A look at U.S. draft policy on 'federal sourcing'

A fresh look at the U.S. draft policy on 'federal sourcing'

A fresh look at the U.S. draft policy on 'federal sourcing'
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In a recent article in Government Computer News, I looked at the challenge of reshaping federal IT with open source without go-it-alone government-off-the-shelf approaches to open source software. In that article, I noted that the growing use of open source software by governments has shifted from "whether to use" to "how to deploy." The latest evidence for this is a draft Federal Sourcing Policy announced by the U.S. Office of Management and Budget (OMB), which drives U.S. government (USG) procurement and IT policy. It is a forward-looking policy in many respects. And with some clarifications, it could even be better.

A little context

The policy both reaffirms and broadens a goal laid out in the Administration’s Second Open Government National Action Plan for "improved access to custom software code developed for the Federal Government." The Plan emphasized use of (and contributing back to) open source software to fuel innovation, lower costs, and benefit the public. It also furthers a long-standing 'default to open' objective going back to the early days of the Administration.

The draft policy features several components. First, it provides a recommended "3-step process" on software procurement considerations to minimize procurement of custom-developed software. Second, it establishes requirements for releasing code in the public domain or as open source software, replicating early efforts by agencies to have in place policies to release code developed in-house.

Finally, covered agencies must deliver for reuse custom code produced in the performance of a federal government agreement and, subject to certain exceptions, make it broadly available government-wide. As widely reported, each covered agency will participate in a pilot program to "release at least 20 percent of its newly-developed custom code each year as open source," using existing Open Source Initiative licenses, but leaves room for additional licenses as necessary.

The "3-step analysis"

While the media reports have focused on the last item, it's the "3-step analysis" that caught my eye. It appears to attempt a restatement of current policy. But does the draft's formulation inadvertently risk encouraging government-off-the-shelf (GOTS) solutions over commercial-off-the-shelf (COTS)?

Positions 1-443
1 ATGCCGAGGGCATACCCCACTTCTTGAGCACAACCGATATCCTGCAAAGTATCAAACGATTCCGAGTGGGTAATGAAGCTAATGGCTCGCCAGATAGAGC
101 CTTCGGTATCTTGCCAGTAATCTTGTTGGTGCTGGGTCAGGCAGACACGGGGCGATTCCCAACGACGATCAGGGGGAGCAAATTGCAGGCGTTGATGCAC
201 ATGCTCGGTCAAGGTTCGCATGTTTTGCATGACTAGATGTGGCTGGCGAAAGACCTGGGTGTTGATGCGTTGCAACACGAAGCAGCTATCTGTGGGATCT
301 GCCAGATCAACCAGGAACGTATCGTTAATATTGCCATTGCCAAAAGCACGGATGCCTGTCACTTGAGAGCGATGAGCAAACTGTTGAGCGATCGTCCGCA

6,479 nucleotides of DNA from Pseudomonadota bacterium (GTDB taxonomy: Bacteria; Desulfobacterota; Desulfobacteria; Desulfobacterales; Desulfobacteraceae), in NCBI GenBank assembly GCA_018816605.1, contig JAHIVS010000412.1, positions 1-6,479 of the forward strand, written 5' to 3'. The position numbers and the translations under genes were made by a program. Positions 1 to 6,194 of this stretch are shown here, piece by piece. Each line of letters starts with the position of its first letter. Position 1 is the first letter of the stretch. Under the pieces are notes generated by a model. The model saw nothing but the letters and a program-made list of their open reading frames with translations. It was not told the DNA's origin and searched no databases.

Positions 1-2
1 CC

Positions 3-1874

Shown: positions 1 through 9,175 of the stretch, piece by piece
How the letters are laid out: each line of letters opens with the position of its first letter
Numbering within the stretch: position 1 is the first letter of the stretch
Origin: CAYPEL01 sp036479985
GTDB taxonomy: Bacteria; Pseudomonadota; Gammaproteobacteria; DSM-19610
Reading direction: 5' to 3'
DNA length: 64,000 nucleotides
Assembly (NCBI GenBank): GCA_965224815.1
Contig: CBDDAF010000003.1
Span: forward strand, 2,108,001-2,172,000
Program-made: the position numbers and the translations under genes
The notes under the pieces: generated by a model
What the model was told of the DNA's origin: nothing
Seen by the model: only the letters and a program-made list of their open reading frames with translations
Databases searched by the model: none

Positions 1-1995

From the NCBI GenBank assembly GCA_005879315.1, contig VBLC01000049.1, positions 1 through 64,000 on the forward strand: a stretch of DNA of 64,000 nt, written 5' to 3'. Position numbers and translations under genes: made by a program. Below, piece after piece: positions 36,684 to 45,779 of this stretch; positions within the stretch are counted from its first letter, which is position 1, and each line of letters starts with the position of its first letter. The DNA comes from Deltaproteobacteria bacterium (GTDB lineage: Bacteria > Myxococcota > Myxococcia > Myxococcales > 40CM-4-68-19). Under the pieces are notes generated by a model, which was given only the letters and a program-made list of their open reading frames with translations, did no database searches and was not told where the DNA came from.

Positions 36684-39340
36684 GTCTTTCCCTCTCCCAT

It requires a careful reading. As a first step, "covered agencies must first conduct an alternatives analysis and demonstrate a preference for the use of existing software solutions for which the Government holds appropriate license rights or ability to reuse. This may include Federal shared services or previously developed code available for Government-wide reuse." (emphasis added) Only when the analysis concludes "that no existing Federal solution efficiently and effectively meets its operational and mission needs, a covered agency must subsequently explore whether an appropriate COTS [commercial-off-the-shelf] solution is available." (again, emphasis added) This is the second step. (Only when no existing ‘Federal’ and/or COTS solutions is found should an agency go to step 3, and consider procurement of custom software.)

This formulation of the 3-step analysis contrasts with existing IT reform initiatives and policies to avoid GOTS and custom approaches. For example, the Administration's Shared Services Strategy emphasized the key role of commercial organizations in providing IT shared service to agencies, with growing use of commodity IT, modularity, and "open solutions," while reducing duplicative support. That key element should be reflected in first step analysis.

And it also contrasts with the long-standing approach of Circular A-130 which directs agencies to give priority as a first step "to use of available and suitable existing Federal information systems, software, technologies, and shared services and/or information processing facilities," and emphasizes in its latest version that "all IT systems and services operate only vendor-supported solutions."

Whether intentional or not, the emphasis on "Federal solutions" suggests that the policy may lean toward GOTS over COTS. This would be of great concern for open source communities, and solution providers, and also for government agencies that have embraced proven commercially-supported open source.

I and others have written that one of the benefits of road-tested, commercially-supported open source is that it is COTS. It can be supported by a variety of vendors and offers an agile, reusable, modular approach to agencies. A recent report by the U.S. Department of Homeland Security found that "a project fork is typically far more expensive for the government to maintain in the long term because the government must pay for every change (instead of sharing sustainment costs with others), and the fork is also cut off from the future innovations in the main open source project." This finding is consistent generally with the tenets of open source literature which "strongly recommends avoiding creating a project fork wherever possible." Yet the government and its contractors often unnecessarily encourage creating project forks. Addressing this issue clearly in the draft policy would be an important step forward.

The wind is at the back of open source use, both in government and the commercial sector. This draft policy is the latest example of that, focusing not on 'whether' open source should be used, but rather the 'how' of doing it. It is forward-looking, and will improve with needed clarifications, some noted above. Without them there is real risk of promoting GOTS over COTS, forking of open source projects, and 'go it alone' support.

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